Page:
When the Rookie Restorer was at our home, he seemed to spend large blocks of time on his phone seemingly aimlessly scrolling and giving him the benefit of the doubt, maybe talking prospective clients while little was accomplished at our home. We debated firing him, but he kept promising he would be pulling the equipment, giving us an alluring spin. "It'll all be dry," he repeated.
"Except for these things," he added nonchalantly (and then the things he forgot). We found one of our carefully written to-do lists we had prepared for him stuffed under a cushion on our couch. It wasn't much consolation, but we kept hearing of other homeowners who had also been ambushed by Reconstruction Hell; almost no one said they had had a good contractor experience.
To be fair, The Rookie Restorer did many things well (quality demolition, and cleaning up, as well as schmoozing his customers), but -- compared to being just a decent guy, as he had been before -- it was clear he was overwhelmed with the demands of being a small business boss and owner. The details to follow up on and take responsibility were inconvenient for him, and he was beginning to drown in a sea of responsibility he was not prepared to swim in. Our project was a gathering disaster.
Then The Rookie Restorer came up with an utterly ingenious solution: "We'll be done this Friday," he said with confidence as we stared wide-eyed. "I'll try to be back next month to start reconstruction." With that, he presented us with his certificate of completion.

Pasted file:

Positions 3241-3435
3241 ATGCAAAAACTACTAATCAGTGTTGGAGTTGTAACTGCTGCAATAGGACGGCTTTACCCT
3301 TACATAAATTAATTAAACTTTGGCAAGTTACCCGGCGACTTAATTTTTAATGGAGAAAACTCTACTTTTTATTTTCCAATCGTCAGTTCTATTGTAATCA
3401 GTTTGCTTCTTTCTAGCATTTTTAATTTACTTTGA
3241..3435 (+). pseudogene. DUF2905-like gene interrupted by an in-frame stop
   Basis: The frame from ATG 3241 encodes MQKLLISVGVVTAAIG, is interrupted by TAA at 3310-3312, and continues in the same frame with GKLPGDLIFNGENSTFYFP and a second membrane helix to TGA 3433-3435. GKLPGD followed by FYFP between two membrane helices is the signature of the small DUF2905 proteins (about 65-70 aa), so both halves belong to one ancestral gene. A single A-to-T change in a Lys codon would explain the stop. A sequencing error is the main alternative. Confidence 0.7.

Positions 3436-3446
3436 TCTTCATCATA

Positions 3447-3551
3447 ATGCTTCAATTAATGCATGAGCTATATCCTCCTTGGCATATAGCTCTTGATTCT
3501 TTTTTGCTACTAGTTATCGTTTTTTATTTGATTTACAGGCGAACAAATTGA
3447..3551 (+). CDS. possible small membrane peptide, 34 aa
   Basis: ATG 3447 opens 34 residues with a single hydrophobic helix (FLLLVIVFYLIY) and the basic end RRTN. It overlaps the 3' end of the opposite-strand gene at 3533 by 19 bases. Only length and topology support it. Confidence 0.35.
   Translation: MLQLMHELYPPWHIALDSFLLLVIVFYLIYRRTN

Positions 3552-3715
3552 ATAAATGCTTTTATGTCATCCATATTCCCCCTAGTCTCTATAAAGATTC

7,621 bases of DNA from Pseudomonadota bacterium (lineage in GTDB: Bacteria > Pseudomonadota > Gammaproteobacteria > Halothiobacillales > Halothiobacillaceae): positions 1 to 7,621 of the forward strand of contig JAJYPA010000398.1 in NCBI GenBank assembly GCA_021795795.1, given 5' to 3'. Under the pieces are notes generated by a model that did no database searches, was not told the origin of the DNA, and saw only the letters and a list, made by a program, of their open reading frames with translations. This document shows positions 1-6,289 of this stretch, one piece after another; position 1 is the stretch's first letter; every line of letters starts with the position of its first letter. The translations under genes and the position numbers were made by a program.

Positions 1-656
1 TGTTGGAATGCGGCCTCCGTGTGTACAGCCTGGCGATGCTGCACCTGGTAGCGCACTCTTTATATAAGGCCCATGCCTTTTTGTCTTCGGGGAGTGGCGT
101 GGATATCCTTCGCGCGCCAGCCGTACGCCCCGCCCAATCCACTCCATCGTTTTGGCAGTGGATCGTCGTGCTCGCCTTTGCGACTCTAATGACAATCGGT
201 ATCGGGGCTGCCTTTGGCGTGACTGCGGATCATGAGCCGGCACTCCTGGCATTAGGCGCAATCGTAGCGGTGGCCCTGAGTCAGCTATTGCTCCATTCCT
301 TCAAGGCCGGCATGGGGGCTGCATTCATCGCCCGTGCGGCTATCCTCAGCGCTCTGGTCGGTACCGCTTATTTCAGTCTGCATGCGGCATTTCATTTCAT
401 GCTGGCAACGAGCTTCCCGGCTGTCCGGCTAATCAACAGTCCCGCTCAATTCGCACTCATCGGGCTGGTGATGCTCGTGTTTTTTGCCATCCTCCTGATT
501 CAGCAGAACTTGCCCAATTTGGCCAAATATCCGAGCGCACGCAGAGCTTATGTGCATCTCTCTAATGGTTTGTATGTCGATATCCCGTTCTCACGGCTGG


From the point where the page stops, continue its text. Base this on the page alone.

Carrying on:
"Two or three weeks at the most," he assured us, as we gaped. Then he merrily went on to his next project. He had conned us perfectly; we were just a career stepping stone.
Left undone was a sobering cascade of unfinished items, including uninsulated exterior-facing pipes in a newly-built bathroom that had taken five months and was now without a heat source (plumbing fixtures later had to be torn out at great expense), and a furnace and air conditioning system clogged contaminated and killed by the dust from cutting various materials inside the house with the system on. My wife had asked them about sealing off the work area, but... this was inconvenient for The Rookie Restorer. A new furnace and A/C unit, installed by another vendor, cost us the price of a good used car.
"He has a lot to learn," an expert old-timer said, shaking his head as he packed up tools on the final day of a major repair necessitated by The Rookie Restorer's haste.
Oh, did I mention that some of the drywall around the front door was scraped up and dented? And the carpet on the stairs was stained from the dirty equipment he hauled up?
There was also the billing. When we inquired, he assured us that insurance was taking care of it. The Rookie Restorer became a little indignant. How could we, mere groveling customers, question him, The Arrogant Big Boss (who kept everything in a manila envelope that we could request to see any time...)?